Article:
There’s really only been one story to tell on skiing and riding in the east this season. That’s the simple fact that we have been skiing and riding on great snow most of the season at most resorts, even in Connecticut, the Berkshires, southern Vermont and southern New Hampshire.
For anyone living south of a line drawn roughly from Bangor, Maine to Conway, N.H., and from Conway to Rutland, Vt., natural snow has been thin and sporadic at best. In many places we are set to go down as the warmest and one of the least snowy winters on record. The long-range weather forecast for March calls for a high probability of more warmer-than-average temperatures.
Above that line, there’s been some fairly serious snow, at least in spots -- and those spots happen to be where the ski areas are. The Mount Washington Observatory is only 15 inches below last year in total snowfall. Most of the resorts surrounding the big mountain are reporting 12 to 36-inch base depths, including Attitash (www.attitash.com), Wildcat (www.skiwildcat.com), and Bretton Woods (603-278-3320; www.brettonwoods.com).
Northern Vermont has gotten hit pretty well, too. Jay Peak (www.jaypeakresort.com) is reporting a 20 to 30-inch base, Stowe (www.
stowe.com) is reporting 28 to 38 inches. Some of that is man-made, of course, but much isn’t.
One of the correspondents for EastermSlopes.com just emailed me to gloat that she and her family were enjoying a foot of fresh powder in the expansive glades at Mont Sutton (www.montsutton.com) in Quebec.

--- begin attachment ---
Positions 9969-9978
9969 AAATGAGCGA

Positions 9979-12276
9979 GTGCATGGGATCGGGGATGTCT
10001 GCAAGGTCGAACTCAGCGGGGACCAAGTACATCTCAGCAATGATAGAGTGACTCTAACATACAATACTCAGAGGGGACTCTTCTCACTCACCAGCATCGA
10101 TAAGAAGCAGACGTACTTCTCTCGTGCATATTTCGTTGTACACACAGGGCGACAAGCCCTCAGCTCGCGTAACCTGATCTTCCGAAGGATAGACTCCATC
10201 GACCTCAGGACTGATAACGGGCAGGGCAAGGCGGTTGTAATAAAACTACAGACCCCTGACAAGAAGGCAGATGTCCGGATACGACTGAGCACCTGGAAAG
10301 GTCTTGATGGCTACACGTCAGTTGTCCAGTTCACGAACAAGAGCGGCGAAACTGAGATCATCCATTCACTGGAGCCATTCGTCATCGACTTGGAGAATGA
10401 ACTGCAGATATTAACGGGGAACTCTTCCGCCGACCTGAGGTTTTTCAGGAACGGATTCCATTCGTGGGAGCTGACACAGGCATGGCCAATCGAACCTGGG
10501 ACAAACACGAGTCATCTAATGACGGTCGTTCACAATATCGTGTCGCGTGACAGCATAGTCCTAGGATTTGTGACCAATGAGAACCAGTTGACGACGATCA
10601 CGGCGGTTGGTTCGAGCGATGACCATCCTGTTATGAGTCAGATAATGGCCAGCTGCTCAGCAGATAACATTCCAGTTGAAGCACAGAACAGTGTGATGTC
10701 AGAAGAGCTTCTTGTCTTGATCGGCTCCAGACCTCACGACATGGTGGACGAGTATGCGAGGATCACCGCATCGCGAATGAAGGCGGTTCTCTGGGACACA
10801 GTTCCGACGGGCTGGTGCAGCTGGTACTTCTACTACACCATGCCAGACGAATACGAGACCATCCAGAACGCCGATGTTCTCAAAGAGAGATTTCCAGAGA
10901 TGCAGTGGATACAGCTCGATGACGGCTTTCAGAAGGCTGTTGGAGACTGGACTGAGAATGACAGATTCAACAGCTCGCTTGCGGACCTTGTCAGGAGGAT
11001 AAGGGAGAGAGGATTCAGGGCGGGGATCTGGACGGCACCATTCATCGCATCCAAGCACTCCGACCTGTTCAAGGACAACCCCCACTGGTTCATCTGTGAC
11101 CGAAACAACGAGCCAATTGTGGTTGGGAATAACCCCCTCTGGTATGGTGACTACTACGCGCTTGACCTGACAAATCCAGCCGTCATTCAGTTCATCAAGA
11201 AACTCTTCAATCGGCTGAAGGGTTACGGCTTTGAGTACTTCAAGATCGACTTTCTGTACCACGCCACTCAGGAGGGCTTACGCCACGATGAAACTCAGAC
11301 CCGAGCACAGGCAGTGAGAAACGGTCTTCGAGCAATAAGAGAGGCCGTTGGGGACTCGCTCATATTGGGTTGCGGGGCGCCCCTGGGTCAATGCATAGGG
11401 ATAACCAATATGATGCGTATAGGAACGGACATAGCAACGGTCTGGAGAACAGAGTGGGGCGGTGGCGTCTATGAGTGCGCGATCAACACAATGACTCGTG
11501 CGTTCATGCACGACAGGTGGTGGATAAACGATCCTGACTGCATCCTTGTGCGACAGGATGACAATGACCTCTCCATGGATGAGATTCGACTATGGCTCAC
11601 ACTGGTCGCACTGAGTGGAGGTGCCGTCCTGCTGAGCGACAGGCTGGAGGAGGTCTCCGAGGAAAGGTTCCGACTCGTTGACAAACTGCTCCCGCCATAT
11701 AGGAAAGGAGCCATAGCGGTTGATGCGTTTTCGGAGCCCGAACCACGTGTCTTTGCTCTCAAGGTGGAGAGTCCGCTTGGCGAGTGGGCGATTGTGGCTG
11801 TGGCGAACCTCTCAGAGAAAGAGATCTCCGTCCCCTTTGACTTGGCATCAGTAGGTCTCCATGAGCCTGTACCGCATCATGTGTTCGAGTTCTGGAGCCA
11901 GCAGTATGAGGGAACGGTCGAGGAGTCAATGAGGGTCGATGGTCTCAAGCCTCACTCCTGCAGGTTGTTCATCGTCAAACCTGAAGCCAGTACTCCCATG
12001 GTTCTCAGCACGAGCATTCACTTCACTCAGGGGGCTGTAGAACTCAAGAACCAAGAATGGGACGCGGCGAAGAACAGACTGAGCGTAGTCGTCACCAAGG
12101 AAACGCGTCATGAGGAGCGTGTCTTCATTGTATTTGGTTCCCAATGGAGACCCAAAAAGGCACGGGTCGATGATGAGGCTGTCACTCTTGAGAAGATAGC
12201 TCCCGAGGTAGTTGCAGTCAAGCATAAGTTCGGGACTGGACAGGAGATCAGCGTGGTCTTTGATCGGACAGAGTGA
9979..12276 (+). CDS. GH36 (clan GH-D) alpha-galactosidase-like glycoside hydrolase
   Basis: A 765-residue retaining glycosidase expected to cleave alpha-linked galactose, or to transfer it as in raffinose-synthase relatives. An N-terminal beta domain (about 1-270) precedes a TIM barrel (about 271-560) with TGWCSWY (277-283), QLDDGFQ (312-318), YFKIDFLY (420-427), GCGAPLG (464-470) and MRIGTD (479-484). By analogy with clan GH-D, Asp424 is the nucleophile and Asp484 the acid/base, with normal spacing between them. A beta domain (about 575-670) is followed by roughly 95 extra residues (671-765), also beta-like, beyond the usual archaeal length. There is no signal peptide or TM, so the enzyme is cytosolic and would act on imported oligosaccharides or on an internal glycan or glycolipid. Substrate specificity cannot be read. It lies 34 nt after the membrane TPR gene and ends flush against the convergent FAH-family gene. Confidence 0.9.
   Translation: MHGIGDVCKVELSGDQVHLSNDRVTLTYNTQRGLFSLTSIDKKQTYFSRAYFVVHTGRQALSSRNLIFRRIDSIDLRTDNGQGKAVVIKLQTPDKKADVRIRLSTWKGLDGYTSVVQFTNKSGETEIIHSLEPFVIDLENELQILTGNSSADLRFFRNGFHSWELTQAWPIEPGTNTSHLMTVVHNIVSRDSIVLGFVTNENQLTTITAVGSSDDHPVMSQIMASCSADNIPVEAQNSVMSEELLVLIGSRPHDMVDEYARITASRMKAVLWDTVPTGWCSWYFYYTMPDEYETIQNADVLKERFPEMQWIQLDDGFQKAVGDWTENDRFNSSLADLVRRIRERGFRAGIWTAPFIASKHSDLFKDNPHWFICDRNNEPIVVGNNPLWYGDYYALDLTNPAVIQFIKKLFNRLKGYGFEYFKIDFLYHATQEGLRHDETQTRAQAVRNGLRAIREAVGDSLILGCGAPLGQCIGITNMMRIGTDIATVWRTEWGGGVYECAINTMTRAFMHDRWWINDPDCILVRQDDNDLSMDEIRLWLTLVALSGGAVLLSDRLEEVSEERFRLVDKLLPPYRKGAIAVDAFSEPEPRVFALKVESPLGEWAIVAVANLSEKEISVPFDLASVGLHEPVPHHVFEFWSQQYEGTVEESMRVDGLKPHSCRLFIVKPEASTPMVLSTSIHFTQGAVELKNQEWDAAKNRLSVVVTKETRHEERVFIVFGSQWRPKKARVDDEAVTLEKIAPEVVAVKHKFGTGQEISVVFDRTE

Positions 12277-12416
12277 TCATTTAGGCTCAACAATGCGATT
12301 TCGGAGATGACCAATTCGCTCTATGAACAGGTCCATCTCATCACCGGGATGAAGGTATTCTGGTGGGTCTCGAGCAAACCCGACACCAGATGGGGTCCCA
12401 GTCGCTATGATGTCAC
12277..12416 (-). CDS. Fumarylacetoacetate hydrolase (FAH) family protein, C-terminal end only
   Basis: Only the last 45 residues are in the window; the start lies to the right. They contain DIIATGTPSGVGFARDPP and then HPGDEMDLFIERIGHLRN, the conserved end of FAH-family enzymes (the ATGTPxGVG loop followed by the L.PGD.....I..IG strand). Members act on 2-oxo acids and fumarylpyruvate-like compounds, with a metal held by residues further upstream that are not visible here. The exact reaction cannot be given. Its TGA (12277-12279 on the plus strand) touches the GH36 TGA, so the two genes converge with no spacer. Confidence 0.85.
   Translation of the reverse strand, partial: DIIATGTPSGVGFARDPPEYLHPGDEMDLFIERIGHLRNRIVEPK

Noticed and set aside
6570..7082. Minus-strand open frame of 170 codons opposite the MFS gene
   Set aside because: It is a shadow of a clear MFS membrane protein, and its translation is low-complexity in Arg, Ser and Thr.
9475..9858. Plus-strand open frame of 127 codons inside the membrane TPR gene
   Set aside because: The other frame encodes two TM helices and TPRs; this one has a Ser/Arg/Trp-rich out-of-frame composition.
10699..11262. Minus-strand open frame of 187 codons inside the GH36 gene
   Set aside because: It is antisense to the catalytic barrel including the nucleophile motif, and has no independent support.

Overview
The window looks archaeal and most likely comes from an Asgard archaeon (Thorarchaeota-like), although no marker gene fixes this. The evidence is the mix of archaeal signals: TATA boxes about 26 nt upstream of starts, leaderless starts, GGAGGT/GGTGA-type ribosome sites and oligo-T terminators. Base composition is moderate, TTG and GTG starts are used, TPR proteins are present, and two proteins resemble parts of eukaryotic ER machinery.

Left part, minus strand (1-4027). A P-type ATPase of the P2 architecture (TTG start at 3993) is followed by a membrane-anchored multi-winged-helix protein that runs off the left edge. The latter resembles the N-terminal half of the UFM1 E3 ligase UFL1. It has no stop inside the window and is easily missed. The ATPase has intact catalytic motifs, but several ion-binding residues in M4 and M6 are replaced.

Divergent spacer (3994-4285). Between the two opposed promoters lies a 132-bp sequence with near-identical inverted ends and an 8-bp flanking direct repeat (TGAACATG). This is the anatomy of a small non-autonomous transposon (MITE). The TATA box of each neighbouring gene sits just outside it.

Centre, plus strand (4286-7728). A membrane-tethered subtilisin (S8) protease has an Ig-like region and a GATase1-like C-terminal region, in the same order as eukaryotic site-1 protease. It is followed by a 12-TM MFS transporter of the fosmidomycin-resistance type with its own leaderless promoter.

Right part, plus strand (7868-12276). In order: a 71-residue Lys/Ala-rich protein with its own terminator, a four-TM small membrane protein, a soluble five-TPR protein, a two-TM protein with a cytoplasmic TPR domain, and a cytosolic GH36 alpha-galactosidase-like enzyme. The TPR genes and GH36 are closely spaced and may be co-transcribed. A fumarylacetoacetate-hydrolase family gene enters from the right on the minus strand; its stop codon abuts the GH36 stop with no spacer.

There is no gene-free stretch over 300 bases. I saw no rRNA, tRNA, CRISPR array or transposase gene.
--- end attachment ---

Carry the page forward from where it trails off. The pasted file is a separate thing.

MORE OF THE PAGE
But even in "southern" areas, there’s still plenty of snow to play on. I told you last week about the well-covered, well groomed trails at Shawnee Peak (www.shawneepeak.com) in Bridgton, Maine. I found the exact same situation this week at Pats Peak (www.patspeak.com) in Henniker, N.H. Lots of good snow, and lots of happy people out enjoying it.
My spies are everywhere, and they are all reporting the same thing. Two of our young correspondents just filed a story marveling at all the great snow they found at Crotched Mountain (www.crotched
mountain.com) in Bennington, N.H., where they skied until 3 a.m. on Presidents Weekend. (Crotched calls this "Midnight Madness," and I’d have to agree). We’ve just published another story on the uncrowded slopes and sterling conditions at Waterville Valley (www.
waterville.com) this vacation week.
The only place I haven’t had a recent first-hand report on is Maine, where Saddleback (www.saddlebackmaine.com) is reporting an 18 to 30-inch base; Sugarloaf (www.sugarloaf.com) doesn’t report snow depths, but I’m sure their numbers are similar.
Here’s the deal:
That crashing sound you are hearing in the quiet of the night is prices in ski-country tumbling now that Presidents Week is over. Here are some examples:
Mount Snow (www.mountsnow
.com) in Dover, Vt., is offering a "Vernal Eternal Spring Pass" with unlimited skiing and riding every day through the end of the ski season for $299.
Pats Peak (www.patspeak.com) in Henniker, N.H., has a March special on 2012-13 season passes. An unlimited adult pass is $389, and it lets you ski the rest of this season free. Pats has had lots of snow all season long -- the people who bought season passes last year got their money’s worth.
Saddleback (www.saddlebackmaine.com) has ski and stay packages in a very comfortable trailside condo for as little as $69 per person.
Sugarloaf (www.sugarloaf.com), which now boasts of being the largest ski area east of the Rockies, offers Weekend Ski and stay packages for $109 per person; midweek packages start at $89. An adult lift ticket is $79.
Tim Jones writes about outdoor sports and travel. He can be reached at firstname.lastname@example.org.